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Why Mahler?: How One Man and Ten Symphonies Changed Our World How One Man and Ten Symphonies Changed Our World

Why Mahler?: How One Man and Ten Symphonies Changed Our World How One Man and Ten Symphonies Changed Our World Cover

 

Synopses & Reviews

Publisher Comments:

Although Gustav Mahler was a famous conductor in Vienna and New York, the music that he wrote was condemned during his lifetime and for many years after his death in 1911. “Pages of dreary emptiness,” sniffed a leading American conductor. Yet today, almost one hundred years later, Mahler has displaced Beethoven as a box-office draw and exerts a unique influence on both popular music and film scores.

 

Mahler’s coming-of-age began with such 1960s phenomena as Leonard Bernstein’s boxed set of his symphonies and Luchino Visconti’s film Death in Venice, which used Mahler’s music in its sound track. But that was just the first in a series of waves that established Mahler not just as a great composer but also as an oracle with a personal message for every listener. There are now almost two thousand recordings of his music, which has become an irresistible launchpad for young maestros such as Gustavo Dudamel.

 

Why Mahler? Why does his music affect us in the way it does?

 

Norman Lebrecht, one of the world’s most widely read cultural commentators, has been wrestling obsessively with Mahler for half his life. Pacing out his every footstep from birthplace to grave, scrutinizing his manuscripts, talking to those who knew him, Lebrecht constructs a compelling new portrait of Mahler as a man who lived determinedly outside his own times. Mahler was—along with Picasso, Einstein, Freud, Kafka, and Joyce—a maker of our modern world.

 

“Mahler dealt with issues I could recognize,” writes Lebrecht, “with racism, workplace  chaos, social conflict, relationship breakdown, alienation, depression, and the limitations of medical knowledge.” Why Mahler? is a book that shows how music can change our lives.

Review:

"Since the early 1970s, culture commentator Lebrecht (Who Killed Classical Music?) has pursued all things Gustav Mahler: his music, his genius, his problems (from depression to racism). More comprehensive than his 1987 work, Mahler Remembered, this second look at the Austrian composer and conductor adds memoir and meditation to musical analysis for a compelling, opinionated, sometimes overwrought narrative. Noting Mahler's wide-ranging influence today (examples include Leonard Bernstein, a Harry Potter movie, and even Pink Floyd), Lebrecht finds in Mahler 'a maker of music that interacts with what musicians and listeners are feeling in a fast-changing often threatening world.' Throughout, Lebrecht interrupts the text with personal commentary, while being careful to connect the dots linking events in Mahler's life to his musical oeuvre and its realization. In chapters entitled 'Whose Mahler?' and 'How to Mahler' Lebrecht not only tells readers what to listen to, but why. Occasionally, such fervent admiration leads to fevered prose, as when Lebrecht writes that 'the music pulses from him like blood from a severed artery.' With more to appreciate than abhor, Lebrecht's affectionate study, like its subject, is laborious but engaging. (Oct.)" Publishers Weekly (Copyright PWyxz LLC)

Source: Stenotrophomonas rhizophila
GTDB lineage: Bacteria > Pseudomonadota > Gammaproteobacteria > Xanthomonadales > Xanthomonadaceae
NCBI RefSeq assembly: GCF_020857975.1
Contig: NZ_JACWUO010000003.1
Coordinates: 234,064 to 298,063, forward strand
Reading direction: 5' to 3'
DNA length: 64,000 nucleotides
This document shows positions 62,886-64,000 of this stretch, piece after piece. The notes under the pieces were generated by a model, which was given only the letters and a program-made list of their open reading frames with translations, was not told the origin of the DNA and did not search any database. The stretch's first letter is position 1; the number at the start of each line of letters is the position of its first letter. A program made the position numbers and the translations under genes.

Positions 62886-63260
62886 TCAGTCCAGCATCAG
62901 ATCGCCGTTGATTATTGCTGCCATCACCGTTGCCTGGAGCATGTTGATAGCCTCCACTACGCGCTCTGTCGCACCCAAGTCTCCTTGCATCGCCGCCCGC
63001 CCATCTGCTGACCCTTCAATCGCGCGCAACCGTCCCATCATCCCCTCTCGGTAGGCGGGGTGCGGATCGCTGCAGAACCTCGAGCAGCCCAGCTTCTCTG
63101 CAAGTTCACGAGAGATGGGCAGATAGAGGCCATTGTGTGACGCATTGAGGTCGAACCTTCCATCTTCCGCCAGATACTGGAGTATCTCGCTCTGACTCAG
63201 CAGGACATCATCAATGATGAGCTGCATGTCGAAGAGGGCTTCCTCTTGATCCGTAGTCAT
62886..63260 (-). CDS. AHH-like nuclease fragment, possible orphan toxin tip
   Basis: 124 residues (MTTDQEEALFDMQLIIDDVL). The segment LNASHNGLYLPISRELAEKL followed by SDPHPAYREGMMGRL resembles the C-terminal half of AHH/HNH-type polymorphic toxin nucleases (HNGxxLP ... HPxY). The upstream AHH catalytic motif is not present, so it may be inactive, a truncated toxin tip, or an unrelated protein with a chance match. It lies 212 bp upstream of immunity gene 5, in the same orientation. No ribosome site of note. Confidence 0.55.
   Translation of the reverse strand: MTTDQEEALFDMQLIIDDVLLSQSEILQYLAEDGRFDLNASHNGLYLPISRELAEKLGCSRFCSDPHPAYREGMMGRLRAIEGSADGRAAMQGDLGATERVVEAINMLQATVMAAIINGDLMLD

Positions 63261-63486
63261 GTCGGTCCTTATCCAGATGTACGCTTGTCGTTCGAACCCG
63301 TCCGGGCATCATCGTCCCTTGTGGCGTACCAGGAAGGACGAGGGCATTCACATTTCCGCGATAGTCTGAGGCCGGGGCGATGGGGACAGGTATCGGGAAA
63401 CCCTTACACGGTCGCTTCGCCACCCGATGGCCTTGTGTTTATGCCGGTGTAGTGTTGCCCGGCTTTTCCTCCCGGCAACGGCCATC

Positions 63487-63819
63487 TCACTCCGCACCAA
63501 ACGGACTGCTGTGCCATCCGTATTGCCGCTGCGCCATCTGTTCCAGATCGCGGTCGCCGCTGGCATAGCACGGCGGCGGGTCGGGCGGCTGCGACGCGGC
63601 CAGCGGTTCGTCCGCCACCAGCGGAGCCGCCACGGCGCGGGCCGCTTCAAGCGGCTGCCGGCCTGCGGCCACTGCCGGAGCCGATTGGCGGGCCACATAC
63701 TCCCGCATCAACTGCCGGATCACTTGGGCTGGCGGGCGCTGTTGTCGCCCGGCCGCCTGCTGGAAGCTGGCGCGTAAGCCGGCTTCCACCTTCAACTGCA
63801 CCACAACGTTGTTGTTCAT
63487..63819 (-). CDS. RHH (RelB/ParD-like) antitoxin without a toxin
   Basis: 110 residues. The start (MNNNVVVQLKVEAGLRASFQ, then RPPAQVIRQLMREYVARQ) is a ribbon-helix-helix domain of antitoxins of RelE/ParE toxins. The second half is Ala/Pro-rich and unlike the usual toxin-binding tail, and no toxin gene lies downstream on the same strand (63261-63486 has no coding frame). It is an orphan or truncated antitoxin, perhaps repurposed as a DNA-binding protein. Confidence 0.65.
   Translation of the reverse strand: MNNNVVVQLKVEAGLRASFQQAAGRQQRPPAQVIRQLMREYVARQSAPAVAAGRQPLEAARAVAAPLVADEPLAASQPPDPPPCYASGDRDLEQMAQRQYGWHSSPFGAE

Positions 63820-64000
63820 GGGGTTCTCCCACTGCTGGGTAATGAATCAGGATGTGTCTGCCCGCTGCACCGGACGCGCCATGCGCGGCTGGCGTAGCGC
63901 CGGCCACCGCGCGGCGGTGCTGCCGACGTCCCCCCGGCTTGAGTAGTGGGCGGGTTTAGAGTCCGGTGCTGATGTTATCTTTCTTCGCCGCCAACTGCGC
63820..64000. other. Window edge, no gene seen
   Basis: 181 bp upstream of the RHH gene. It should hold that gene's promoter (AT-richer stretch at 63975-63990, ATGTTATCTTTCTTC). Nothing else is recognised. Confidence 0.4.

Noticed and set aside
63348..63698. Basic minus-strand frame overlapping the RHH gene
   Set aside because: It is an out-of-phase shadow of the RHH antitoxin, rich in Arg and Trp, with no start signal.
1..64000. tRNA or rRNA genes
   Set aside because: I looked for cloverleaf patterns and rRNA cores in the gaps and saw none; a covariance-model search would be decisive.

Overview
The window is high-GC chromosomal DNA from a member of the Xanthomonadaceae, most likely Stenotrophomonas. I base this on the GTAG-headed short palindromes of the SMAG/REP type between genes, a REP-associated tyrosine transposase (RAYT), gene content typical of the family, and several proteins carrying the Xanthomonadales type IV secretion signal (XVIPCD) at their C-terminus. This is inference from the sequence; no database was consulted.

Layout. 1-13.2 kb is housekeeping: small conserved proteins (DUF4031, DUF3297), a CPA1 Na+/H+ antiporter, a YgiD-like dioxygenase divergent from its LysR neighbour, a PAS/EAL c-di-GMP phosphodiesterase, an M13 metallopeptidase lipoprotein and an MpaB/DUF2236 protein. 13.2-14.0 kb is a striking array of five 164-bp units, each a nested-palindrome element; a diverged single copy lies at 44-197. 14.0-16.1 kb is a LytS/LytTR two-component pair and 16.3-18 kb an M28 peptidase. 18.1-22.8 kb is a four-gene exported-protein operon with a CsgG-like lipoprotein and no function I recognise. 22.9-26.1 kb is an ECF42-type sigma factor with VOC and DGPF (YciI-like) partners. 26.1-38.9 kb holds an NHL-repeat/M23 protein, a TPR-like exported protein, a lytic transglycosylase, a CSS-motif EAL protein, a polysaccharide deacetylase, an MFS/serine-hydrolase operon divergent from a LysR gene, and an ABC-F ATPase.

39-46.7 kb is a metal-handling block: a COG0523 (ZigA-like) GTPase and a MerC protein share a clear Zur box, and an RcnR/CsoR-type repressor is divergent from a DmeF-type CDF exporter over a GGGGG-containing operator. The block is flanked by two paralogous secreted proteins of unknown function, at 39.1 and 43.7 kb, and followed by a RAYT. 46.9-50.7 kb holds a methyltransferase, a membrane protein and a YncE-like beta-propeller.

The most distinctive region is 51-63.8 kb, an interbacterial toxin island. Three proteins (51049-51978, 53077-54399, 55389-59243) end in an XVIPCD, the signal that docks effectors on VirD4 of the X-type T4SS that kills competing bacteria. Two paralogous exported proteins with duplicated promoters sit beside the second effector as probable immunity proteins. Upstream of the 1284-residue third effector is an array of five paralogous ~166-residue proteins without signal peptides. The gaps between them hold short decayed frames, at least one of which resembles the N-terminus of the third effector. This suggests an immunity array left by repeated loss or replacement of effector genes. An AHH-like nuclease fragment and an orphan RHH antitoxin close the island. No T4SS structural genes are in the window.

Synopsis:

A noted music critic, novelist, and author explains why Gustav Mahler, relatively obscure in his own time, has become the most popular symphonist of today. Equal parts biography, memoir, and appreciation, the work allows a fuller understanding of Mahler and of his abiding place in musical sensibilities.

Synopsis:

Although Gustav Mahler was a famous conductor in Vienna and New York, the music that he wrote was condemned during his lifetime and for many years after his death in 1911. “Pages of dreary emptiness,” sniffed a leading American conductor. Yet today, almost one hundred years later, Mahler has displaced Beethoven as a box-office draw and exerts a unique influence on both popular music and film scores.

 

Mahler’s coming-of-age began with such 1960s phenomena as Leonard Bernstein’s boxed set of his symphonies and Luchino Visconti’s film Death in Venice, which used Mahler’s music in its sound track. But that was just the first in a series of waves that established Mahler not just as a great composer but also as an oracle with a personal message for every listener. There are now almost two thousand recordings of his music, which has become an irresistible launchpad for young maestros such as Gustavo Dudamel.

 

Why Mahler? Why does his music affect us in the way it does?

 

Norman Lebrecht, one of the world’s most widely read cultural commentators, has been wrestling obsessively with Mahler for half his life. Pacing out his every footstep from birthplace to grave, scrutinizing his manuscripts, talking to those who knew him, Lebrecht constructs a compelling new portrait of Mahler as a man who lived determinedly outside his own times. Mahler was—along with Picasso, Einstein, Freud, Kafka, and Joyce—a maker of our modern world.

 

“Mahler dealt with issues I could recognize,” writes Lebrecht, “with racism, workplace  chaos, social conflict, relationship breakdown, alienation, depression, and the limitations of medical knowledge.” Why Mahler? is a book that shows how music can change our lives.

Synopsis:

Norman Lebrecht—noted music critic, novelist, and author of the classic Mahler Remembered—explains why Gustav Mahler, relatively obscure in his own time, has become the most popular symphonist of ours.

 

Although he was well regarded as a conductor, when Gustav Mahler died in 1911 his compositions were considered “incomprehensible” and “unlistenable.” In the 1960s, with Leonard Bernstein’s passionate advocacy, Mahler’s star began to rise. And in 2009, superstar conductor Gustavo Dudamel chose a Mahler symphony for his first concert with the Los Angeles Philharmonic. Mahler had famously remarked that his “time will come.” Why Mahler? explores how we have come to find ourselves in Mahler’s time.

 

Norman Lebrecht approaches the question from an unusual and personal angle, discussing how the composer’s music has affected his own life as well as the cultural life of the twentieth century. He travels to Mahler’s birth- and resting places; speaks with surviving members of his family; and delves into why, for many fans, Mahler is not just a composer but a religion, and why, even for less-ardent listeners, Mahler’s popularity has eclipsed that of Haydn or Beethoven.